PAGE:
Kindly note that this film is copyright. For any use of this footage, please be in touch with the owner, Judy Brown at email@example.com. We thank her very much for allowing us to make use of this amazing piece of visual history and permitting us to digitise the footage.
From a label brought out from a drawer, identifying “POTTERY and LINEN from DEAD SEA SCROLL CAVES,” Joan Taylor asked for further investigation of a drawer otherwise holding Gezer material at the PEF, where along with Qumran linen she had previously identified, was housed. To everyone’s excitement, executive secretary, Felicity Cobbing brought out pottery sherds labelled with the abbreviation ‘AF’. As with the linen, AF stands for Ain Feshkha, which related to Qumran Cave 1Q (originally called the ‘Ain Feshkha Cave’).
Aware that Dr G. Bushnell at the Cambridge Museum of Archaeology and Anthropology had helped Elizabeth Crowfoot mount the Qumran linen in perspex, Joan Taylor got in touch with Imogen Gunn (Collections Manager, Museum of Archaeology and Anthropology, University of Cambridge), to find out whether there may have been any Qumran materials held in their collection.The museum holds a piece of linen (Accession No. 1952:21, currently identified as “cotton”), catalogued as “prehistoric,” and described as follows: “Piece of plain woven cotton textile, mounted between two thin Perspex sheets. Wrapping from biblical scrolls.(Dimensions 11 inches in length; width 15 inches; source: Jordanian Department of Antiquities; place: Asia, West Asia, Palestine.” A further note on the catalogue card states: “Part of the wrappings of the recently discovered Biblical scrolls found in a cave in the Jordan valley. “ And in a later hand “i.e. the Dead Sea Scrolls.”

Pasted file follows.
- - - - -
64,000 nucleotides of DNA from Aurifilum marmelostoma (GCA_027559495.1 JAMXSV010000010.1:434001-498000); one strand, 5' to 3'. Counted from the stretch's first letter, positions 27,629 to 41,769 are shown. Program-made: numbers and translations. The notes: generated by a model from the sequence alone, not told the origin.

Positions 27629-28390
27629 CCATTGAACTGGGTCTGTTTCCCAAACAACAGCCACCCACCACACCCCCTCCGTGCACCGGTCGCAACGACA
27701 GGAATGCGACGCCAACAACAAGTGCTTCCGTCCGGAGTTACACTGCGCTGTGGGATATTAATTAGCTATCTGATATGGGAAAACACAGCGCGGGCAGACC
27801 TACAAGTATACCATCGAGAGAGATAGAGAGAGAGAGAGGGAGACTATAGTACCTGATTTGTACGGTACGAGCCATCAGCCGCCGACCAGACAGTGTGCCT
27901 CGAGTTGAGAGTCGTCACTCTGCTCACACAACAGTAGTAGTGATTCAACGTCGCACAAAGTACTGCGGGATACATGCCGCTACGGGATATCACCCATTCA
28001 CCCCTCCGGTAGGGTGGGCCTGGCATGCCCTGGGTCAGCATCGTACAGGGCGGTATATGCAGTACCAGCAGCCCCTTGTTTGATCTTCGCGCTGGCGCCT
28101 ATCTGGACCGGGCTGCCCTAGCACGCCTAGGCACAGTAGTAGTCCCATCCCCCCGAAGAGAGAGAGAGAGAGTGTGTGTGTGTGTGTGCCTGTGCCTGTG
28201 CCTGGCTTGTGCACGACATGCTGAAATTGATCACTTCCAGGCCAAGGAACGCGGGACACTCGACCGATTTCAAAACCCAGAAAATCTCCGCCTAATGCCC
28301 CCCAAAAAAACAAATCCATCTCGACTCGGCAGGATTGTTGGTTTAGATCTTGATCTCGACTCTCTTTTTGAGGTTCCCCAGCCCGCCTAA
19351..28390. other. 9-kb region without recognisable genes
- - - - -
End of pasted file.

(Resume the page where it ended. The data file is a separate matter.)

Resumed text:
A handwritten letter from Dr Gerald Lankaster Harding, dated 27 July 1951, to Dr G. Bushnell confirms that the material was gifted to the University of Cambridge from the Jordanian Department of Antiquities, in acknowledgment of the help and kindness shown to Ms. Crowfoot. The letter has no archive reference and is currently held in the Museum’s 1951 correspondence file. https://www.instagram.com/p/BI5IV4hD-WB/
From the wealth of materials stored at the Palestine Exploration Fund: http://www.pef.org.uk/collections/, the following resources were examined over several visits:
- PEF minute books from 1936-1966.
- Uncatalogued slide collections.
- Reverend Robert Pitt Photographic Archives (nine boxes).
- BSAJ Minute Book (Kenyon Institute, formerly the British School of Archaeology in Jerusalem), from 1946-1958.
The Survey of Western Palestine: Memoirs – Topography, Orthography, Hydrography, and Archaeology, Volume II Sheets VIL-XVL Samaria (London: Palestine Exploration Quarterly, 1882), which serves as a historical memoir of the early record of the site is also now available online at: http://archive.org/search.php?query=Survey%20of%20Western%20Palestine2Ceramic
See further photographs from Bart Wagemakers and Joan E. Taylor, “New Photographs of the Qumran Excavations from 1954 and Interpretations of L.77 and L.86,” in Palestine Exploration Quarterly Volume 143, No. 2 (July 2011): 134-156. http://www.pef.org.uk/qumran/